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The AfCFTA, boosting regional integration through trade

29 August, 2023
The AfCFTA, boosting regional integration through trade

Stockholm, Sweden, 29 August 2023 (ECA) - The African Continental Free Trade Area (AfCFTA) is a development ticket that will boost intra-Africa trade and help reduce poverty across the continent when fully implemented, says Stephen Karingi, Director, Regional Integration and Trade Division of the Economic Commission for Africa.

Launched in 2019 the AfCFTA is a free trade area by African countries to create a single continental market with a population of 1.4 billion people and a combined GDP of approximately US$ 3.4 trillion.  At its full realization, the AfCFTA with the mandate of eliminating trade barriers, will be the largest free trade area in the world bringing together the 55 countries.

In a lecture at the Nordic African Institute on  “Africa’s Trade Potential – An Interactive and Evidence-based “Deep Dive”, Mr. Karingi highlighted that the AfCFTA is  a major driver of the

African integration agenda through its promotion of trade in Africa.

While the continent had a low proportion in global trade, Africa’s trade composition was drawing more attention, especially heightened interest in sustainable development, climate change, and production for the future, Mr. Karingi said.

“Africa has historically exported unprocessed and raw commodities with little value added, said Mr. Karingi noted that in 2022, primary commodities represented over 90% of goods exports in 25 African countries.

Africa has recorded a reduction in poverty. In 2010, 40% of African households lived on less than USD $1.90 per day, 13 years later that rate was below 34%. Besides, there has been a rise in incomes, development of skills and Africa’s agency globally was growing. 

But despite these positive developments, Africa has faced unique challenges stemming from the Covid-19 pandemic which highlighted its vulnerability due to its almost total dependence on the rest of the world for medical assistance.

Furthermore, the global supply chain constraints of 2021 helped fuel inflation and the current Russia and Ukraine war pushed up the price of staple foods, reduced available quantities, and worsened an existing hunger crisis in parts of the continent.

“The consecutive global crises of recent years have reduced the ability of African governments to focus on their development objectives,” Mr. Karingi noted, citing that across the continent public debt was over USD$1.8 trillion 24 African countries had unsustainable debt levels in 2022, while borrowing costs have risen with spreads for some countries in the double digits. At the same time interest payments now represent over 10% of government revenues in 21 countries, all which affect regional integration.

Africa is well placed to drive sustainable development through the accelerated industrialization and the beneficiation of its critical minerals. In addition, the African continent can tap the carbon credits markets for investment. The digital economy also represents opportunities for industrialization and trade for Africa - a region of the world with the lowest level of connectivity- but investment would be needed in appropriate infrastructure to leverage the power of ‘digital’.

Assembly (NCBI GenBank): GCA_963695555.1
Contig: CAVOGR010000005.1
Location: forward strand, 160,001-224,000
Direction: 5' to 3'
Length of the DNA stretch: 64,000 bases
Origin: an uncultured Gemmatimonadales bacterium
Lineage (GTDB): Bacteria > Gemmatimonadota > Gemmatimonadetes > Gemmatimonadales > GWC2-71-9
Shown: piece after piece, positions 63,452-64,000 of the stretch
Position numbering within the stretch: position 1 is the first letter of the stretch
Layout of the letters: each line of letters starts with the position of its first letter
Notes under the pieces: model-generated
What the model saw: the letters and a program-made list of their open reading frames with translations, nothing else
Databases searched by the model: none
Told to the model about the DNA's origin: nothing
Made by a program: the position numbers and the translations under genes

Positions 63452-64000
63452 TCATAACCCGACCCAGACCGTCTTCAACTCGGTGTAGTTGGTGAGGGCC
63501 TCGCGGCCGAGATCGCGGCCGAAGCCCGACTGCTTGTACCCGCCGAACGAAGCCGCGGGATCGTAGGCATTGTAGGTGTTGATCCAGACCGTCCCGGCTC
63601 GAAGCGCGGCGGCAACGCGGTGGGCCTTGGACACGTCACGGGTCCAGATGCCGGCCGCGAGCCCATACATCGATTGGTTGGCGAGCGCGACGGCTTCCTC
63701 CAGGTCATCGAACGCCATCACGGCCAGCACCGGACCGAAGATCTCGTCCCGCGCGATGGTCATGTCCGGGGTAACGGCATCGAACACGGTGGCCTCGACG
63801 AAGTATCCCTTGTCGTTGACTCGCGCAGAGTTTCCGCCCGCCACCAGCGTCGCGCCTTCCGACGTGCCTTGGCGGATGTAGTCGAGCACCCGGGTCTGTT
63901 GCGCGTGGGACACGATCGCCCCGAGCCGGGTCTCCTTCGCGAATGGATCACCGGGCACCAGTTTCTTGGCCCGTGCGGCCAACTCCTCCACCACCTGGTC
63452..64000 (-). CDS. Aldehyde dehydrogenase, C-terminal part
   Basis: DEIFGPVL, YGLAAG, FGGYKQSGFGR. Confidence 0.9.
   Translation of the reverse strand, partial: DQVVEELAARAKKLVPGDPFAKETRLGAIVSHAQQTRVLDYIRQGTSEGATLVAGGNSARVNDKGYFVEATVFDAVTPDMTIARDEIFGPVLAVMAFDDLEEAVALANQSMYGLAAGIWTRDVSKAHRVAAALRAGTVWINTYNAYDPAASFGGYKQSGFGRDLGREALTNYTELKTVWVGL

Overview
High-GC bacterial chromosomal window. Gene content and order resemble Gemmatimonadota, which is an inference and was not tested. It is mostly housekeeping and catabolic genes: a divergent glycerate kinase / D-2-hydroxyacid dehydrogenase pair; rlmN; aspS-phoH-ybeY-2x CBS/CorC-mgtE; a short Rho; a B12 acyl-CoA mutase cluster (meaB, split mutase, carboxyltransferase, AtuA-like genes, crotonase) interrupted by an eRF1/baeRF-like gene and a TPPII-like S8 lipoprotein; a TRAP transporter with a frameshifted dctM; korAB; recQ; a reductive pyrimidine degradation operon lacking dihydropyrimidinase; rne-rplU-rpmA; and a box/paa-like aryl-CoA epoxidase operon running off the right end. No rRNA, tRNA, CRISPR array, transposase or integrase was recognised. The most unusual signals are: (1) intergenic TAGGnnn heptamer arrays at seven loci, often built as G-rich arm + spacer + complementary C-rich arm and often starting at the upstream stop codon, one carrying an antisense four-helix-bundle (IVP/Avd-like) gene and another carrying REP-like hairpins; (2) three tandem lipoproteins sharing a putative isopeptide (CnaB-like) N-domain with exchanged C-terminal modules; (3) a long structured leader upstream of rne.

Mr. Karingi stressed that while using trade for development has been a focus for resolving many challenges facing the continent this thinking had produced mixed results. Commodity dependence has been shown to lead to structural instability, fiscal unpredictability, and bad governance, he said.

The focus of the AfCFTA is intra-African trade given that the current composition of African trade is heavily skewed to both export and import from outside the continent. only about 14% of Africa’s USD $660 billion of exports in 2022 went to other African countries and Africa only imported about 14% of its USD $695 billion in imports from within Africa. 

ECA estimates predict a 33.5% growth in intra-African trade in 2045 as a result of the Agreement with major trade growth projected in the agrifood sector and in industrial products.

Mr. Karingi cautions that the success of the AfCFTA on it being properly and thoroughly implemented. The right infrastructure and logistics to move products as well as the regulatory environment are essential for efficient trade.

Also critical to the success of the AfCFTA will be the ease of movement of people. The African Union introduced a Free Movement of Persons Protocol in 2018 which has been signed by 32 countries and only four have ratified it.

ECA research cites a lack of knowledge on the benefits of the free movement of people, weak political will to enact change, and conflicting interests as some of the reasons for Africa’s hesitancy in this area. However, the spill-over effects of the free-movement of persons across Africa is large. The ECA estimates informal cross-border trade to be valued at between 7 and 16% of all formal intra-African trade flows.

Issued by:
Communications Section
Economic Commission for Africa
PO Box 3001
Addis Ababa
Tel: +251 11 551 5826


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